Swift: Apple is About to Become Even More Popular

Recently, at WWDC, Apple made the announcement of the new coding language, Swift.  To many who don’t understand coding or programming, this didn’t seem like such a big announcement. But to those of us in the programming community, this has some monumental implications for Apple and the industry as a whole.

What is Swift?

Swift is a programming language for iOS and OS X that lowers the technicality of developing robust apps. It’s also a much easier language to understand and operate within than Objective-C. Currently it’s only available in beta, but should be released to the general public very shortly.

Why is it significant?

Objective-C, while being an incredibly powerful programming language, is also extremely daunting.  Even for experienced programmers, Objective-C was often viewed as not worth the effort to master. When languages such as Python and Ruby were offering lower barriers to entry, there was not much incentive to utilize Objective-C.

Swift looks to change all of that. The language has a much lower learning curve, while still retaining the robustness of its predecessor. Swift will make developing for Apple as appealing as developing for all other operating systems.

You thought iPhone zealots were annoying?

You may or may not have noticed that programmers can be a peculiar breed of people. We know that there is a perception toward us from the general public that is not all that flattering. And we’re not blameless in this prejudice. We can be difficult to work with sometimes. We speak different languages than marketers, sales reps, and management. And with this dissonance in verbiage, there is sometimes friction between the groups.

In addition, we are passionate about programming. It’s not a sexy job like advertising, sales, or client relations. We’re left to our own devices and rarely get to see the light of day (kidding). So we protect our careers and think of them more as callings than jobs. Now, take the strong love for our work and combine that with the fanaticism Apple can create in its fans. What you’re left with is a raging Apple love with a programmer’s level of disdain. God help us all!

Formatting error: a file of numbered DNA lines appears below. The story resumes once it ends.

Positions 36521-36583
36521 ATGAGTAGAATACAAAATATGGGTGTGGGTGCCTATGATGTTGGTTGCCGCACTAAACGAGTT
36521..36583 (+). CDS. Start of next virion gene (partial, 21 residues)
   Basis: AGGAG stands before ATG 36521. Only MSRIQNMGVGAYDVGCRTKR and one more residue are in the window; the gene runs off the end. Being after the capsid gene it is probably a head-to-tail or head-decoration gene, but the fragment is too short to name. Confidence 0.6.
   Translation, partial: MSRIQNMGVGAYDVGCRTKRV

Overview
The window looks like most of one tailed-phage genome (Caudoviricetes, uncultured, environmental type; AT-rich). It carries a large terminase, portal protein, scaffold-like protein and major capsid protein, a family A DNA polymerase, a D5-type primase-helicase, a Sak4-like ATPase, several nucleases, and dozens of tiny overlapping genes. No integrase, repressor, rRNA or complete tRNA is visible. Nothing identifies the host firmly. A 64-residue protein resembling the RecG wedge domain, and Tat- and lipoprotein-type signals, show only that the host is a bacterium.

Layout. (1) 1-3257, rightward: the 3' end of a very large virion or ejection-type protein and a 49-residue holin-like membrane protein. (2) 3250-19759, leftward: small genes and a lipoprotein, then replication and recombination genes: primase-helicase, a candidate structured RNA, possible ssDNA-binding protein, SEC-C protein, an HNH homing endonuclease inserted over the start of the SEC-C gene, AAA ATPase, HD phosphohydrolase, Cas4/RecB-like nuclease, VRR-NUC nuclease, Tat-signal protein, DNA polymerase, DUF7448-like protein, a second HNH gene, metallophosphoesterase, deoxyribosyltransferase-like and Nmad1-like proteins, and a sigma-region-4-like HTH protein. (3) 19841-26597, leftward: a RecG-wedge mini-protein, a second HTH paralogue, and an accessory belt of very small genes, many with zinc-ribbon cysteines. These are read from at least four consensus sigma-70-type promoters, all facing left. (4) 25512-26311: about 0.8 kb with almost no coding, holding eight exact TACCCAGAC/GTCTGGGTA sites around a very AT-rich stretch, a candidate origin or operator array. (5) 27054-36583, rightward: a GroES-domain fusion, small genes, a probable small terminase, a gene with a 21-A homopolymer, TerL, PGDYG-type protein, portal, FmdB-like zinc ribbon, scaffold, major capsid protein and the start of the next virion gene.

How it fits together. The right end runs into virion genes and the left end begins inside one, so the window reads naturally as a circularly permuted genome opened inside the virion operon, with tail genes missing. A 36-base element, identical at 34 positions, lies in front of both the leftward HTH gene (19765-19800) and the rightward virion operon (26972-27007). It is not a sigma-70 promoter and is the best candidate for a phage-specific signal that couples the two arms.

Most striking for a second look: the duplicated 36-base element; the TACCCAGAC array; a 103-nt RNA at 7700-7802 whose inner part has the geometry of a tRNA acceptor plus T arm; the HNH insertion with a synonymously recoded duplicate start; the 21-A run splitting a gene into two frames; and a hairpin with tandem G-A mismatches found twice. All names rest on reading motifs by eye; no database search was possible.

What Swift means for the industry

In short, money. Lots and lots of money for Apple. The OS X and iOS app stores are about to experience a boom market. Which is fascinating, considering they’re already outperforming their competitors by a wide margin.

By opening up the development of software that works in the Apple ecosystem, Apple will attract programmers and entrepreneurs in droves. Mobile developers can enjoy Apple’s mature ecosystem and industry-leading app profitability alongside modern language features the platform was previously lacking. Where Objective-C’s syntax has always been very different from most modern programming languages, experienced developers will feel right at home using Swift.

The Playground and runtime interpreter is going to make this language easier to use and visualize. This will make entry-level programmers look to Swift as a viable language to begin with.

Business apps

Business aps have mostly existed in the Windows and Google Chrome world up to this point. If a business app was developed for Apple, it was usually a version of an app that was already successful on the aforementioned platforms. But Apple has become a major player in the business hardware space over the last five years. With the proliferation of their devices, a demand for robust business apps has grown without the supply being able to fulfill. Swift turns this on its head.

Look for B2B entrepreneurs to flood the market now that the barriers to entry have been lowered.  It’s going to be a very exciting time for anyone involved in software or programming.

The experts and programmers Bob Ziroll, Chris Stevenson, and Michael Zaro from Coding Campus were instrumental in gathering the information provided in this piece.

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Written by:
Mike Templeman is the founder of Foxtail Marketing, a tech focused demand generation firm. He's a die-hard 80's movie aficionado and is a recovering Canadian. He maintains columns at Forbes, Entrepreneur, and Tech Cocktail. You can find out more about Mike at Foxtail Marketing.
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